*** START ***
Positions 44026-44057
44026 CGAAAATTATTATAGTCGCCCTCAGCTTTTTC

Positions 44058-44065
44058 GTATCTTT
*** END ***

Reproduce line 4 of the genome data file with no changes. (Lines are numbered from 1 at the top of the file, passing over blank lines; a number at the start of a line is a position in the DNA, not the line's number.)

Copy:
44058 GTATCTTT